Tuesday, May 25, 2010

More Trouble for Minerals Management Service

Posted By on Tue, May 25, 2010 at 4:00 PM

gulf_tmo_2010137_lrg.jpg

The Wall Street Journal reports on more troubles for the Minerals Management Service in Louisiana:

Employees of a federal agency that regulates offshore drilling—including some whose duties included inspecting offshore oil rigs—accepted sporting-event tickets, meals, and other gifts from oil and natural-gas companies and used government computers to view pornography, according to a new report by the Interior Department's inspector general.

The report—published Tuesday on the inspector general's website—describes a culture in which inspectors assigned to the Lake Charles, La., office of the Minerals Management Service have moved with "ease" between jobs in industry and government, drawing on relationships that formed "well before they took their jobs" with the agency.

Although the report says that "all of the conduct" examined in the report is "dated" and occurred prior to 2007, its publication comes at a sensitive time, with Interior Secretary Ken Salazar scheduled to testify before Congress Wednesday on his plan to restructure the agency following the April 20 explosion of the Deepwater Horizon oil rig. The accident led to the deaths of 11 workers and to the spillage of thousands of barrels of oil into the Gulf of Mexico each day.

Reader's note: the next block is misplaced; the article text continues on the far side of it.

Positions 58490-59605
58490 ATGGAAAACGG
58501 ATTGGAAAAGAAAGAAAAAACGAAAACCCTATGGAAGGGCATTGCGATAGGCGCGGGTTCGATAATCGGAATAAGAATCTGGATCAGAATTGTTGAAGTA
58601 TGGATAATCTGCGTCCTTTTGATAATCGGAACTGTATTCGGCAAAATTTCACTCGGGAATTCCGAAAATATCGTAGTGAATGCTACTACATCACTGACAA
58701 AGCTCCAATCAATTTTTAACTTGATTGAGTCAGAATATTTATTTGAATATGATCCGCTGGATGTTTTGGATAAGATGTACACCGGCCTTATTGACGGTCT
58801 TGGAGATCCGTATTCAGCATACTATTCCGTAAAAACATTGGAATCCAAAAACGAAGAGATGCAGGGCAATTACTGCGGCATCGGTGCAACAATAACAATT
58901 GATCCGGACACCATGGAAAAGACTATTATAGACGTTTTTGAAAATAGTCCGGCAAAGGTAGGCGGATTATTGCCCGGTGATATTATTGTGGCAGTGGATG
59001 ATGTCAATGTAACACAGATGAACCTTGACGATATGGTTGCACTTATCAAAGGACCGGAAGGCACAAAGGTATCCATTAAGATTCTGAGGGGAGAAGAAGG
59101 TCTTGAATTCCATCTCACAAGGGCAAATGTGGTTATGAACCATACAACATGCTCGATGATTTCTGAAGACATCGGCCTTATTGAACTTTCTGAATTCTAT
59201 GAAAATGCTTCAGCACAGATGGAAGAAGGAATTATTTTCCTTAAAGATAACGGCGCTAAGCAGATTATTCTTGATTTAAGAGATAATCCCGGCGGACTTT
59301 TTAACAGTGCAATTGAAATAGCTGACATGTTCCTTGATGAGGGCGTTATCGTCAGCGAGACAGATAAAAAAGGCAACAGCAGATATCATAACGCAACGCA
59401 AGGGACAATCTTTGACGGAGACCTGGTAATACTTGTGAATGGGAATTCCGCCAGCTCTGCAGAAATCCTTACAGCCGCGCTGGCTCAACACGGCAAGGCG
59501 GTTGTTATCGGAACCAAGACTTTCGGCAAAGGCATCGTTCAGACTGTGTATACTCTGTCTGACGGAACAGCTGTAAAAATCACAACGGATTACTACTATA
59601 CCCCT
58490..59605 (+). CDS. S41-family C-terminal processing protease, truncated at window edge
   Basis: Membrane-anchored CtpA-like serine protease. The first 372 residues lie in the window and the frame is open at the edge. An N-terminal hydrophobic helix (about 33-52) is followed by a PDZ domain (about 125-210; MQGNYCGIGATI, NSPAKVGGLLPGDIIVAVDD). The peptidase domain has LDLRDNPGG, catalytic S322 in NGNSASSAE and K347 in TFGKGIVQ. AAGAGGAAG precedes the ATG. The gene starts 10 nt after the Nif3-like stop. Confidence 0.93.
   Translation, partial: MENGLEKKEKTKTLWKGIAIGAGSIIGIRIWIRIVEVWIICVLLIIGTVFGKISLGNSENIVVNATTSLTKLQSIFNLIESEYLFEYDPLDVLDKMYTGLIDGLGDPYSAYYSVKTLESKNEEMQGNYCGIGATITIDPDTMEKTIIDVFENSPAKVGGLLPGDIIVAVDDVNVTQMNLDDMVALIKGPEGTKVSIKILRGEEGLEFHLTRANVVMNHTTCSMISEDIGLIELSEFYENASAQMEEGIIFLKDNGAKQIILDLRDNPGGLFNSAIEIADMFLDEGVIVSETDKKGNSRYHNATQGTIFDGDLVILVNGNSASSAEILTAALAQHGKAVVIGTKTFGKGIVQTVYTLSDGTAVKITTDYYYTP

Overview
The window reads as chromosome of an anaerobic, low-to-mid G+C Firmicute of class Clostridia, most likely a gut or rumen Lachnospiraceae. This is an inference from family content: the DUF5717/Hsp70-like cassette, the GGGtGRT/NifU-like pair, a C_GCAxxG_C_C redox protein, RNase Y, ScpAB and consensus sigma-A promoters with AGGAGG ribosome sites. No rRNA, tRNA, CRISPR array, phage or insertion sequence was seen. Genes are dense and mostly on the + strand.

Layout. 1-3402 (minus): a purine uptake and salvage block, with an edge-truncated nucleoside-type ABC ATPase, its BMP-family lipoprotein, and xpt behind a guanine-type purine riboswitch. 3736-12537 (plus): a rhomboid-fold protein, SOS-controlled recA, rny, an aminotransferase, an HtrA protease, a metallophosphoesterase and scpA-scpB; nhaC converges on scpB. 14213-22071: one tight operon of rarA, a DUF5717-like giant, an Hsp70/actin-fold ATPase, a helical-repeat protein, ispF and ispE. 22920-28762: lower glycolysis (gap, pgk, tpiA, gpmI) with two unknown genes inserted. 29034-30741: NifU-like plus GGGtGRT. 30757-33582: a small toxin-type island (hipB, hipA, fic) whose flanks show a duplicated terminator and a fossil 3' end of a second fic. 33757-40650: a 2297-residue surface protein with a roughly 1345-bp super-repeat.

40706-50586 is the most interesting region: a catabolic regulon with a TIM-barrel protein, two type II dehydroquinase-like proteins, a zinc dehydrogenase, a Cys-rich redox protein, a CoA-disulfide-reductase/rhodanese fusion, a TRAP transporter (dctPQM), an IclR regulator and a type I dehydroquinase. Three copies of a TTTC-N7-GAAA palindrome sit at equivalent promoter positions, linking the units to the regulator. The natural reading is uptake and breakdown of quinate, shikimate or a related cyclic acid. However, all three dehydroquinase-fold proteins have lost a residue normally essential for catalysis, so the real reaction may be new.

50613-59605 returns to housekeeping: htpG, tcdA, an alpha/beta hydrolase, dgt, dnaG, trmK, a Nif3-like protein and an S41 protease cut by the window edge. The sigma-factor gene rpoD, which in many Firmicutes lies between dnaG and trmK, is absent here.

Kierán Suckling, executive director of the Center for Biological Diversity, responds:


“The Inspector General report released today highlights the ongoing failures of the Minerals Management Service, which is riddled with illegal drug use, bribery, and, worst of all, falsification of inspection reports crucial to ensuring the safe operation of drill rigs in our waters.

“MMS safety inspectors taking drugs on oil platforms is bad enough, but falsifying reports and allowing the industry to ghostwrite their inspections is completely outrageous.

“The report further exposes the revolving door with the oil

and gas industry, through which MMS employees seek high-paying jobs with industry. Most recently, Randall Luthi, the former director of the MMS, took over as president of the National Ocean Industries Association to, in the association’s words, ‘impact policies favorable to the offshore energy industry.’

“The extent of the culture of corruption in the MMS is mind boggling. Steps proposed to date by Interior Secretary Ken Salazar to fix this dysfunctional organization do not come close to what is needed to root out the systematic corruption of the agency.”

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